Perhaps like Mike Shatzkin preaches we can prevent this by aggregating a niche and serving its needs (that would in essence provide other services to compensate the author for the lost revenue from self publishing. Publishers would be spending time and money on audience creation and cultivation alongside their current role of content gathering and curation. In many respects that is what Osprey are doing with Military History.

The top down problem
Of course if bottom is moving upwards, I believe very soon the top rank will move down. Traditional publishers will lose authors to outfits that are prepared to service their careers in every fashion, from events to books, to online exploitation. Andrew Keen made a point at a conference in London that I attended last year. He said that the bulk of his money came from speaking, not writing. When that is the case, why does it make sense for a top-level author to stay with a house that is primarily focused on creating and selling books?

Surely it will be in a top ranked author, the kind who can pull a crowd in any city in the world to move to a talent agency that manages everything like Livenation have started to do with musicians.

Leaving publishers either dead, the middle or adapted
I’m not a big fan of dead, so I think for now we can swim towards the middle and try and move a little bit more into the 4-10,000 unit range of publishing*. There are problems in this area and the main problem is that retailers are pushing the front list much more aggressively and the midlist is suffering. The bulk of those 4-10,000 unit books are smack bang in the midlist as far as retailers are concerned.

Adapted like Osprey then seems an attractive option but presents challenges for a diverse list without a single focus. Even if one can identify a niche where a publisher has a competitive advantage, is that niche a sustainable market likely to support the company for the future, or like newspapers will there be a period of re-adjustment which see staff loses, restructuring and deep unease within the industry?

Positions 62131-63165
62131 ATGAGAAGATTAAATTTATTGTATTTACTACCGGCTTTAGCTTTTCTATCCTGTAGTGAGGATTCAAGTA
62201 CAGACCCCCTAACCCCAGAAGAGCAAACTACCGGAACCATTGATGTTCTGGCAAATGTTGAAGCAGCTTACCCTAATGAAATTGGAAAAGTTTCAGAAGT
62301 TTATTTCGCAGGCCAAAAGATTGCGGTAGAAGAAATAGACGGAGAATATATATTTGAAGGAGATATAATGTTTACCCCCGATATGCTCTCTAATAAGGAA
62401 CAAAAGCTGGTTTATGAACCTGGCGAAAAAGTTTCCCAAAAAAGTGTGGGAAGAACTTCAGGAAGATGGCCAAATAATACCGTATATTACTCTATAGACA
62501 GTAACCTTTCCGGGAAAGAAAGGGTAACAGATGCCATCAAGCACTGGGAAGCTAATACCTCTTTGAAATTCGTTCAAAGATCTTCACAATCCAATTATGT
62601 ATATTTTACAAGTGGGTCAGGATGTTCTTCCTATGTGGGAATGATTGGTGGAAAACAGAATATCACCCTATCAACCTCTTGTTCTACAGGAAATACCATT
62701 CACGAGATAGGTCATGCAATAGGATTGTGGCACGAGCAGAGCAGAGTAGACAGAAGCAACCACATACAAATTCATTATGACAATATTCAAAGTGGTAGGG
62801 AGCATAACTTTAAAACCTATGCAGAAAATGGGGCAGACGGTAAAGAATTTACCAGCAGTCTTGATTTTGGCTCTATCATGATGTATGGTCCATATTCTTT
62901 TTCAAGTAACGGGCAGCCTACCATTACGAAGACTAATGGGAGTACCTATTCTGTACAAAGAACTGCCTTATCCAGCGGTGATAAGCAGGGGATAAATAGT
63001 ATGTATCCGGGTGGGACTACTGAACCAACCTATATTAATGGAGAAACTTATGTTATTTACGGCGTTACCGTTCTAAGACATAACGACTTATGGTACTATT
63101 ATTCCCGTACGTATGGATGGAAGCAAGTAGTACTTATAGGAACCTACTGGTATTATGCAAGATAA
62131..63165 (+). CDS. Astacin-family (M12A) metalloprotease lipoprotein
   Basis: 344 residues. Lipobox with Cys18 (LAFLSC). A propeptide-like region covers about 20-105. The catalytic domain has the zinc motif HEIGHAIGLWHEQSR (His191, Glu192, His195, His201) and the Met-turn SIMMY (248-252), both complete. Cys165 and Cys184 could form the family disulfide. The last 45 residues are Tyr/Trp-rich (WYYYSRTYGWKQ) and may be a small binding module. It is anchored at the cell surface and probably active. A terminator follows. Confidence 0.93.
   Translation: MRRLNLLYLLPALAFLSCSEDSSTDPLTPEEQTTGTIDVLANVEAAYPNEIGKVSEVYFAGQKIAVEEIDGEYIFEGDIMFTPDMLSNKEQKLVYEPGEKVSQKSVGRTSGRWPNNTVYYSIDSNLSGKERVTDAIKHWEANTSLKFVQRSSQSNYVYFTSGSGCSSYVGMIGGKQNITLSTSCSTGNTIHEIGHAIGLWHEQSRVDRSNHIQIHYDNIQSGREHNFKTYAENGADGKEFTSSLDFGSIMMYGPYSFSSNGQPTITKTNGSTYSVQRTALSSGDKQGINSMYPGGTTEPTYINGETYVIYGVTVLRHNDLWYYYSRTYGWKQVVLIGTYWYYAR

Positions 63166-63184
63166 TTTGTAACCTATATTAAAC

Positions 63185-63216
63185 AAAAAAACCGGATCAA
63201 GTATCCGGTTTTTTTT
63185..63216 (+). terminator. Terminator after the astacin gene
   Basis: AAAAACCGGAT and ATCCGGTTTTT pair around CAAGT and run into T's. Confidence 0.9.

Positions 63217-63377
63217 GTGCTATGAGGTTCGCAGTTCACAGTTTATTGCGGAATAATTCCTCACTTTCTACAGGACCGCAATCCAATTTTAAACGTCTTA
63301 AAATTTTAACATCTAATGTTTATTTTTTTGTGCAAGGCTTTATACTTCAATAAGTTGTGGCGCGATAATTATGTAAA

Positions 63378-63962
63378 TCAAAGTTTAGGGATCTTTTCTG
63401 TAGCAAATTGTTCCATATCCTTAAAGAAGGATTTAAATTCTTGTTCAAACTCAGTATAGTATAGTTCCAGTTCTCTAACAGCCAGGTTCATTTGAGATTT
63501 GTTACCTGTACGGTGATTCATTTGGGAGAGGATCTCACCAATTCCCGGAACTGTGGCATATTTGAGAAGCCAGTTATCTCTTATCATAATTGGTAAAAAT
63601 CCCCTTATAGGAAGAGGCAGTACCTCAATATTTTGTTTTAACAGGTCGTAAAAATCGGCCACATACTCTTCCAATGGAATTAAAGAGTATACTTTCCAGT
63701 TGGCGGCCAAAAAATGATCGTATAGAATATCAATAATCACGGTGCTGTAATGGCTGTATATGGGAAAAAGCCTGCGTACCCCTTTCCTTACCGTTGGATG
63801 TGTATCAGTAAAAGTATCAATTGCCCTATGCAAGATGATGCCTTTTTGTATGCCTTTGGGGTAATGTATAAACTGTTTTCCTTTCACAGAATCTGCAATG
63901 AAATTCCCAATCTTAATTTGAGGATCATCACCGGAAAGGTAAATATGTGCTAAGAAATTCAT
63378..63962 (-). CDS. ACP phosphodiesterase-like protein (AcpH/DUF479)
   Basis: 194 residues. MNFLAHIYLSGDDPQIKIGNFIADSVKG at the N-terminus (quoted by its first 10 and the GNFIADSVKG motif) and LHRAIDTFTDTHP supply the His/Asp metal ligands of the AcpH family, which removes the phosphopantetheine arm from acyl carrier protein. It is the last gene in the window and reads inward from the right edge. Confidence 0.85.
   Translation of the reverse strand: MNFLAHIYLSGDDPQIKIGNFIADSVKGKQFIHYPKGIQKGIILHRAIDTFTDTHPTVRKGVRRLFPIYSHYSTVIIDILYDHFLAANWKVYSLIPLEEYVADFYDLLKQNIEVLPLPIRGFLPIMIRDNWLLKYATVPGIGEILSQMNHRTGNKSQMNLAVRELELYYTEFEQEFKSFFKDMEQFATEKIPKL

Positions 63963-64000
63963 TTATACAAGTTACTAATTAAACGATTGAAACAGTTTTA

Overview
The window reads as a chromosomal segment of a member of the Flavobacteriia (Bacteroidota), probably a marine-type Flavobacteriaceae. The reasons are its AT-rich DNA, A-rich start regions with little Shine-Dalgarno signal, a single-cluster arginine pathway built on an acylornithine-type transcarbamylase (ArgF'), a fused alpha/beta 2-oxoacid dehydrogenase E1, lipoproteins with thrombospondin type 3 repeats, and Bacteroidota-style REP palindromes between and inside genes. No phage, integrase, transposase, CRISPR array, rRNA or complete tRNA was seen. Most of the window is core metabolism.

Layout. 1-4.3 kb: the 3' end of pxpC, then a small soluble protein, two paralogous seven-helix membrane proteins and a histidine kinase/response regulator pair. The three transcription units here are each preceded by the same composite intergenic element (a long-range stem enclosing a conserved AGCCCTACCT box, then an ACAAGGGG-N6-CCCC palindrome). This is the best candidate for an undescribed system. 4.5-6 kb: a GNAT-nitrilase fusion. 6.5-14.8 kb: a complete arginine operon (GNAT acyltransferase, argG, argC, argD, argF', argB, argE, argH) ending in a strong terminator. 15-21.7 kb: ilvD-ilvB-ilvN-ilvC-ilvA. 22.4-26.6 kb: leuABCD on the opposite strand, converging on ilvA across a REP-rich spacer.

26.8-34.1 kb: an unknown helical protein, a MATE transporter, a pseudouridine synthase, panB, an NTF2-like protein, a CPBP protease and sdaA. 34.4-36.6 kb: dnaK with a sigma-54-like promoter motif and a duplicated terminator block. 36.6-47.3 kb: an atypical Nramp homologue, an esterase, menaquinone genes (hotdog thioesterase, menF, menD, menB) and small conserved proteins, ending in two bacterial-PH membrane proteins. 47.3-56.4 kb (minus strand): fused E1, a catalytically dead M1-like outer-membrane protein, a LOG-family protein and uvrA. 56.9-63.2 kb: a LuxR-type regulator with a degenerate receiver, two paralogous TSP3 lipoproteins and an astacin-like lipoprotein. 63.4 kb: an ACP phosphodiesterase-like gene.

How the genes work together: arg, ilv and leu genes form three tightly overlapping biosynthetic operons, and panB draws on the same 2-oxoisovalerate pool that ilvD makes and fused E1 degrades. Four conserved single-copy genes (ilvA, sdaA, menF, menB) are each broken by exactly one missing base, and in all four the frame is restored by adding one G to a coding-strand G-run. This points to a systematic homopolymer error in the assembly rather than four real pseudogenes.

I’m not sure anyone has the answers to this questions, and it may well be that the premise they are based on is a flawed one. Perhaps self-publishing will not successfully undermine the smaller publishers. One way or the other, any independent publisher needs to, at the very least, be thinking about what that would mean for them if it did happen! I shudder to think of what will happen to the larger trade publishers when top ranking authors start to move away from publishers in large numbers.

Let’s hope it never gets as bad as we fear it might, let’s hope the centre can hold because by my estimation that us where the market for publishers exists.
Eoin

“Things fall apart; the centre cannot hold;
Mere anarchy is loosed upon the world,
The blood-dimmed tide is loosed, and everywhere
The ceremony of innocence is drowned;
The best lack all conviction, while the worst
Are full of passionate intensity.”
William Butler Yates

*I remind you that all opinions expressed on this site are my own, see my disclaimers. Also bear in mind that in discussing numbers and trends I am focused on the Irish Market which is not, by any stretch if the imagination, a large one!

Guardian innovates

Eoin Purcell

Open Platform
In what seems like a smart play to me the Guardian has created an API and a data tool. The API puts articles and news features (and crucuially advertising from The Guardian) onto partner websites and the data tools allows access to a number of curated datasets. All very smart and digitally I think you’ll agree. From the piece:

Open Platform

The Cass Sculpture Foundation is using the service to add Guardian articles about British artists to its site.

Other partners for the launch of the service include web design firm Stamen and OpenStreetMap, a free, open alternative to commercial map data services. Stamen and OpenStreetMap developed a service that they hope will encourage Guardian readers to “geo-tag” the newspaper’s content, positioning every article, video and picture on a map so users can find news, commentary, video and other content related to their area.

Data Store

The Data Store launched with 80 data sets from trusted sources, including figures on child poverty in England and world carbon emissions by country. Simon Rogers, news editor, graphics, at the Guardian, will highlight some of the data sets in a Datablog, suggesting ways that the sets could be combined, or mashed up. It will also be a place where the Guardian highlights some of the best projects from its partners.

This seems like an intelligent play and I’d expect to see it copied by other major newspapers and media players. I can see the first mover being able to lock in considerable space from a program like this!

I’m sure there will be much more discussion on this!
Eoin